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Parabola66

First Telescope help & New to the Forum

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Hello Everyone,

This is my first time post to this site, just found you guys last night. I am from the Jersey Shore so there is always a medium level of light - pollution, though I can find some nice dark spots around town.. I am looking at purchasing my first telescope. I have been on some adventures with my friend and his  2" reflector, but I want to get my own now.

My main objective is DSO such as: Andromeda, Sombrero Galaxy, Nebulae  and the like. Also would like to see details of the planets, but this is not as much a requirement as the viewing of DSO.

So I understand a large aperture reflector with fast f / ratio is best for DSO, but I have heard of great results with a Refractor. What specs would qualify a Refractor for being good with DSO? Are Reflectors the usual tool for DSO? I think I understand for DSO I would require a large aperture and a large aperture Reflector would do me more harm than good in NJ with the light pollution.

What would be a good scope for me? I am looking the $500 range for OTA or with stand, not including additonal eyepieces or collimator (if I purchase a Reflector).

So far I have my eyes on the Celestron Omni XLT 150 Reflector, but I wanted to get some opinions from some more experienced stargazers.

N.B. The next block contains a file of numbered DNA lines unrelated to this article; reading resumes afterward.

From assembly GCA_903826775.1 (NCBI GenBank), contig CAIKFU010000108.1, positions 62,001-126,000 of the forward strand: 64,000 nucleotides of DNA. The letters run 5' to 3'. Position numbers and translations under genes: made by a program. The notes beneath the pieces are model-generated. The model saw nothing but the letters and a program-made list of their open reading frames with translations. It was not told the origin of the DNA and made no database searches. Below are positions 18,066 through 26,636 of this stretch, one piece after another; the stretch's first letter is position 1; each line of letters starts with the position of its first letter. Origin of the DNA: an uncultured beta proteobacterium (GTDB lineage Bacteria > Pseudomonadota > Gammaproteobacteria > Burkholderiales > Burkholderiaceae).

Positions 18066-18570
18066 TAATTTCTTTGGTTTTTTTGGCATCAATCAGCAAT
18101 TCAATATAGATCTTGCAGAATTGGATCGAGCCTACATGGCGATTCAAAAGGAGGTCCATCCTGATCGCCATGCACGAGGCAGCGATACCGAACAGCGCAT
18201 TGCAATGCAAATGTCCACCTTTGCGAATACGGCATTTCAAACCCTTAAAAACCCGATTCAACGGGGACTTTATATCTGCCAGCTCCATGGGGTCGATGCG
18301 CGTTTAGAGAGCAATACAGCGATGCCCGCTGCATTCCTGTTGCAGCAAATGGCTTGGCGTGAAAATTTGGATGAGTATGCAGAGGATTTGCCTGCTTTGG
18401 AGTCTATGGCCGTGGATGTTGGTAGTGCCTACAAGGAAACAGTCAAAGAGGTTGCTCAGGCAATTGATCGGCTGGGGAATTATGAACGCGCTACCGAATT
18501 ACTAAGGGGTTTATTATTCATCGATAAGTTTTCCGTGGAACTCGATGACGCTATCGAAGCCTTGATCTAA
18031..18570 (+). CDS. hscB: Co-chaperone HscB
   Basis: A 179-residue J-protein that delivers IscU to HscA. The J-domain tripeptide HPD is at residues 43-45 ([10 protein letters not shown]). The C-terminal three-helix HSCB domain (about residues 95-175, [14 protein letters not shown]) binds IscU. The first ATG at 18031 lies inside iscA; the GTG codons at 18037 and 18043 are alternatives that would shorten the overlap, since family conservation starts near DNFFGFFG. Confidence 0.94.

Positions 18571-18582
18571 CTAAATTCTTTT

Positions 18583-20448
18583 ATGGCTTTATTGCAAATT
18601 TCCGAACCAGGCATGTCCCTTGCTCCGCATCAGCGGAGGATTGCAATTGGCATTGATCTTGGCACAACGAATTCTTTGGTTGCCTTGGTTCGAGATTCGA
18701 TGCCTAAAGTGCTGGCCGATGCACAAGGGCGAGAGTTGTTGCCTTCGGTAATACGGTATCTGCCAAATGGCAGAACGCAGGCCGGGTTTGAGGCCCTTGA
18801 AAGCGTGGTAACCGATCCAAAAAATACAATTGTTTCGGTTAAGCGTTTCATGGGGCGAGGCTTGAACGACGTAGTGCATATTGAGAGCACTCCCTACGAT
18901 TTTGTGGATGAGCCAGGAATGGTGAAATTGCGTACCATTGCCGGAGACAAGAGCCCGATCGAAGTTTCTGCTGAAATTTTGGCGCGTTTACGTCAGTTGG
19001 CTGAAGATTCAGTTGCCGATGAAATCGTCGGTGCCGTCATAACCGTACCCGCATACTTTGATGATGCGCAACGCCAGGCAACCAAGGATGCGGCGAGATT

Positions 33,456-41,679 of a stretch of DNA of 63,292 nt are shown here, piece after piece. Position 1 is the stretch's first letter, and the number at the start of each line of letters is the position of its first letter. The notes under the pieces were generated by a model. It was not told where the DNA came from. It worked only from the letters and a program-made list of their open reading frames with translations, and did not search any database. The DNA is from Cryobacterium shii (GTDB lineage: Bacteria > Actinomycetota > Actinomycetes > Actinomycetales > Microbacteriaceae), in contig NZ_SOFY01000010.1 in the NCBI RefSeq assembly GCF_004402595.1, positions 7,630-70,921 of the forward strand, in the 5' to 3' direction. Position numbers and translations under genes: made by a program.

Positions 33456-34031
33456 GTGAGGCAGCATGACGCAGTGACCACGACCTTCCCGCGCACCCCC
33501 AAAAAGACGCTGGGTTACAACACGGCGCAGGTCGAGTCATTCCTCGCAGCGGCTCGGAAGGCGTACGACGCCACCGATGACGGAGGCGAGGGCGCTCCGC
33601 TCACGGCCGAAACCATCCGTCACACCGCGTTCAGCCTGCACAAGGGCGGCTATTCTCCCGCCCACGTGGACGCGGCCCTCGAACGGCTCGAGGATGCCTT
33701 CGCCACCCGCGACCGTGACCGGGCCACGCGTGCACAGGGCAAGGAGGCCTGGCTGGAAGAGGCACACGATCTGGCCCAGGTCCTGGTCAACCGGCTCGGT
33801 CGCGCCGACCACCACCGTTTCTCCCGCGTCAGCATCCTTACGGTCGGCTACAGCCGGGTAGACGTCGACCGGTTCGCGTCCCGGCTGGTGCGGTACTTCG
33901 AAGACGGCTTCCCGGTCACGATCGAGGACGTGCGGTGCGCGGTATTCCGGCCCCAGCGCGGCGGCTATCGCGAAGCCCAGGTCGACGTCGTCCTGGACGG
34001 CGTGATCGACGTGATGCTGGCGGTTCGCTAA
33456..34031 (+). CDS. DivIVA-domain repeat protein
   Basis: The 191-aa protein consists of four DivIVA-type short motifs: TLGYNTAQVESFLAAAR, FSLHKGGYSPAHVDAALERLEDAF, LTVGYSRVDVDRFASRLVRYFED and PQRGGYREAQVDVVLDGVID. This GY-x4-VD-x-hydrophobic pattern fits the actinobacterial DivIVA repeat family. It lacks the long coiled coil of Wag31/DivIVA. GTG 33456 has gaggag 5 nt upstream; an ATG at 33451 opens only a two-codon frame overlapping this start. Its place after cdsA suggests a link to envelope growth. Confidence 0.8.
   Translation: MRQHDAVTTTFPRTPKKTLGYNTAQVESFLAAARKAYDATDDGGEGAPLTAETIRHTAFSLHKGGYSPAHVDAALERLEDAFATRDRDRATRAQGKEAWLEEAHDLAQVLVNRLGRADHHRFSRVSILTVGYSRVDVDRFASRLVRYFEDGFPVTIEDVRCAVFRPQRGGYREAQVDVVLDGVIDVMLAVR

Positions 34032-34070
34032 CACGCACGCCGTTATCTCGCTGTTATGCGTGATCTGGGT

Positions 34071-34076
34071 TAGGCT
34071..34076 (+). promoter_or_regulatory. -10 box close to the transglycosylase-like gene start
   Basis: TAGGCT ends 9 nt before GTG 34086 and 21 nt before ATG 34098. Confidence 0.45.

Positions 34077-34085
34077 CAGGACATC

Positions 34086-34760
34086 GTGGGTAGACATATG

I have also found https://www.telescopes.com/collections/telescopes/products/meade-lx70-r8-8-inch-reflector-ota

Thanks!!!        P.S. If you are going to recommend a different scope, please explain the benefits of the scope over the Omni XLT 150.

Edited by Parabola66

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Hi and welcome to SGL :smile:

You have clearly done your research and I think you are going along the right lines for what you want to see.

The biggest difference you will find between reflectors and refractors at this level is that the reflectors give you much more bang for your bucks. The second difference is that entry level achromatic refractors all suffer from a degree of chromatic aberration, which gives some distracting false colour around bright objects.

A 150 reflector would be an excellent place to start but I would recommend that you look at the Skywatcher equivalent of the Celestron Omni 150. They are basically the same scope (both made by the same manufacturer, Synta) but the Celestron is much more expensive. It does have XLT coatings and a nice paint job but neither of those things will significantly affect what you see through the eyepiece, particularly if you are battling light pollution. I have owned the Celestron Omni 150 and a few Skywatcher reflectors and can honestly say there is no performance advantage from the extra cost of the Celestron.

If your budget extends to the Clestron 150, consider a Skywatcher 200 - the extra aperture and a better mount for roughly the same price will make a big difference :wink:

Good luck.

Derek

 

Edited by DRT